53. 53. It is defined as the time required for the concentration of the reactant to reduce to 90% of its initial concentration .Represented as t90 and the units of time /conc. t90 = (a-0.9a) = 0.1 a ko ko Where , a = initial concentration . ko = specific rate constant for zero order reaction. (the time from the date of manufacture and packaging of the formulation until its chemical or therapeutic activity is maintained to a predetermined level of labeled potency and , its physical characteristic have not changed appreciably or deleteriously ).
  54. 54. Arrhenius equation It explains the effect of temperature on rate of a reaction. According to Arrhenius, for every 10º rise in temperature, the speed of reaction increases about 2-3 times. k = A e -Ea / RT Arrhenius factor Energy of activation Ideal gas constant Log k = log A – Ea / 2.303 RT Arrhenius factor is the frequency of molecular collisions occuring between the molecules.
  55. 55. Estimation of k value  The reaction is conducted at several temperatures.  Concentration of reactants is determined.  Appropriate graphs are drawn for the kinetic data.  Data is processed for all the orders.  The order of the reaction is identified.  From the slopes of the lines, k values are calculated for all temperatures.
  56. 56. Estimation of energy of activation  A graph can be drawn by taking log k on y-axis and reciprocal temperature (1/T) on x-axis.  A straight line is obtained, the slope of the line is negative and the magnitude is Ea / 2.303 R.  The intercept corresponds to log A  All the constants in the Arrhenius equation can be obtained from the graph. Activation energy is the minimum energy that a molecule should possess so that the molecular collisions produce the product.
  57. 57.  The Preparation is stored at different elevated temperatures, to accelerate the degradation  Samples are withdrawn at different time intervals  The Order of the reaction is determined by plotting the appropriate function of concentration against time and linear relationship is determined  Straight line in a graph permits the estimation of k value from the slope  Similarly graphs are drawn for different elevated temperatures.  K value for each temperature are calculated.  By using Arrhenius relationship, Log k values are plotted against reciprocal of absolute temperature, energy of activation can be calculated. Steps involved in prediction of shelf life
  58. 58.  Extrapolate the straight line to room temperature (k25) or refrigerated temperature and read the log k value on y-axis.  Substitute the k value in the appropriate equation to get the shelf life of the product.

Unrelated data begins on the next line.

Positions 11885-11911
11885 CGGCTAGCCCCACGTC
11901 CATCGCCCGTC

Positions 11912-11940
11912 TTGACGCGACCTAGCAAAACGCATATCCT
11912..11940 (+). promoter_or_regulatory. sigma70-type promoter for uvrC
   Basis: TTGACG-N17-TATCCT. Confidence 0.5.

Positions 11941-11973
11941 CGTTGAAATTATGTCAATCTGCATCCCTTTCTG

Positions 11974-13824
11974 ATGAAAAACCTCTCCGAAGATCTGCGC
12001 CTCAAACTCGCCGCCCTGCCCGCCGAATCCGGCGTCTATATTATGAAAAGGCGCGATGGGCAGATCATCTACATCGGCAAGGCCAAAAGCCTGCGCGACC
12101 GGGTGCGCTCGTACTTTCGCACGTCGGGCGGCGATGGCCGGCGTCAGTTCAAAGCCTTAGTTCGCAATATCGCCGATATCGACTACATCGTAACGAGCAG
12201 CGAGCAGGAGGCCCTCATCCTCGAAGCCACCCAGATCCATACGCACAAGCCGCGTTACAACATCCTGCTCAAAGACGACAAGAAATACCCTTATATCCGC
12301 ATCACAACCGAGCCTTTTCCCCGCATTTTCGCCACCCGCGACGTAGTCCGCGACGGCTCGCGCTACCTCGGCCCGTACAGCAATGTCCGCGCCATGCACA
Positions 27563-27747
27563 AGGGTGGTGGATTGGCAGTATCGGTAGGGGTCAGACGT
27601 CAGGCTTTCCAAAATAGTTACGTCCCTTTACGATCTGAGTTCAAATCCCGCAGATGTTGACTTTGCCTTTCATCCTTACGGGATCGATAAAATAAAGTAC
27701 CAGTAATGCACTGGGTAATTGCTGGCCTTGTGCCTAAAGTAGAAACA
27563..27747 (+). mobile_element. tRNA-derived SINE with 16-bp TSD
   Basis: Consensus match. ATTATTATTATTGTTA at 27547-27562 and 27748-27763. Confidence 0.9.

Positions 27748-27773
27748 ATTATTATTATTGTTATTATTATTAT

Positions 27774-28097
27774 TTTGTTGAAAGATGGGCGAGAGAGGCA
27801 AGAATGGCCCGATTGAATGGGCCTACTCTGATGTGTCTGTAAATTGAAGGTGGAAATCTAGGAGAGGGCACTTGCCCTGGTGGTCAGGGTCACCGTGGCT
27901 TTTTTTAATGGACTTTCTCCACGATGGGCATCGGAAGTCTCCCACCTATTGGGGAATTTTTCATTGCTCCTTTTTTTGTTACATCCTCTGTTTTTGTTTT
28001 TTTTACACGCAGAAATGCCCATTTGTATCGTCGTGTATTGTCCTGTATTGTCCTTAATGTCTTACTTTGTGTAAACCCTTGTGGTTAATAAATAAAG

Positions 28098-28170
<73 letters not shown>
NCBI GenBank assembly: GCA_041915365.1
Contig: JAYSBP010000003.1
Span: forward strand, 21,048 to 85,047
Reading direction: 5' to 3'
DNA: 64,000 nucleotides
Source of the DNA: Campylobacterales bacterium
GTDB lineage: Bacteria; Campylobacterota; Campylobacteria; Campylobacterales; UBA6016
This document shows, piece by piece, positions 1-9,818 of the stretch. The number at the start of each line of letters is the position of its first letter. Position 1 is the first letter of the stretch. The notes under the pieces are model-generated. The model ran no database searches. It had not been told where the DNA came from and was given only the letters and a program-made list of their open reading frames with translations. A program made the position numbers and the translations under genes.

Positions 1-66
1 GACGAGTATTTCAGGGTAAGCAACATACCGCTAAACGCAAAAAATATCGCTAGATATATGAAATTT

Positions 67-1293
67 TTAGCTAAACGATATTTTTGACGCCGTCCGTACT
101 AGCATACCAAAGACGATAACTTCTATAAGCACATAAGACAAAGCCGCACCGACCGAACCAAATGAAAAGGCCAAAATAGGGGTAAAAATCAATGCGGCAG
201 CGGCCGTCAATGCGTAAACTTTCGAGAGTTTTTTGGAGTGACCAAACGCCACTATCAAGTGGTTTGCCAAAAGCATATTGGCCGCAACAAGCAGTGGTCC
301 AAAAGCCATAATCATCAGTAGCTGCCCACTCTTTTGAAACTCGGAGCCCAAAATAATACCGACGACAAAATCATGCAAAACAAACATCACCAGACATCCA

59. 59. Arrhenius plot for predicting the rate constant at ambient temperature(25ºC).
  60. 60. Stability investigation Organoleptic and physicochemical stability Photostability Chemical stability Dosage form Solid Semisolid Liquid All Solid Semisolid Liquid Storage condition Storage in open container until equilibrium is reached at 25ºC/60%,30ºC/70%, 40ºC/75% 5ºC ≥ - 10ºC 5ºC -40ºC Temperature cycle within 24 hrs 40ºC(content uniformity) 5ºC ≥ -10ºC Xenon lamp 40ºC, 50ºC, 60ºC, 70ºC 30ºC, 40ºC, 50ºC 40ºC, 50ºC, 60ºC, 70ºC Storage period 1-2 weeks 4 weeks 4 weeks 2 weeks 3 months 4 Weeks 4 weeks 48 hrs 3 months 3 months 3 months
  61. 61. LONG TERM STABILITY STUDIES : According to WHO, long term stability testing during and beyond expected shelf life under storage conditions in the intended market. RECOMMENDED CONDITIONS FOR LONG TERM STABILITY ACCELERATED STABILITY STUDIES: In , general the accelerated stability conditions must be at least 15’C above the actual storage temperature and appropriate relative humidity . Substances and drugs products intended to be stored in a refrigerator . the accelerated stability studies should be carried out at 25+/-2’c and 60+/-5% relative humidity. STORAGE CONDITIONS TEMPERATURE (‘C) RELATIVE HUMIDITY% MINIMUM TIME 25’C+/- 2’C 60 +/- 5% 12 MONTHS 30’C +/- 2’C 30+/- 5% 6 MONTHS STORAGE CONDITIONS TEMPERATURE (‘C) RELATIVE HUMIDITY% MINIMUM TIME 40’C +/- 2’C 75 +/-5% 6 MONTHS
  62. 62. Testing Frequency: For Long term testing, during first year sampling should be done every three months, during second year, sampling should be done every six months and after two years, sampling should be done once a year. Accelerated testing should be done atleast six months and it suggests sampling points of 0, 3, 6 months.
  63. 63. Methods Of Accelerated Stability Testing In Dosage forms  Freeze Thaw test  Centrifugal Test  Shaking test  Elevated Temperature test
  64. 64. Accelerated Stability Testing in Emulsions An emulsion is stored at elevated temperature. This decreases viscosity of the continuous phase. If the emulsion withstands this stress it is assumed to be stable at normal conditions of storage. Centrifugation Method: Creaming and flocculation are slow processes. Centrifugation accelerates rate of creaming and flocculation in emulsions. The emulsion is subjected to different centrifugal speeds and separation of phases is observed at different time periods. Bad emulsion separates oil instantly. Good emulsion does not exhibit detectable separation of oil phase until certain time period.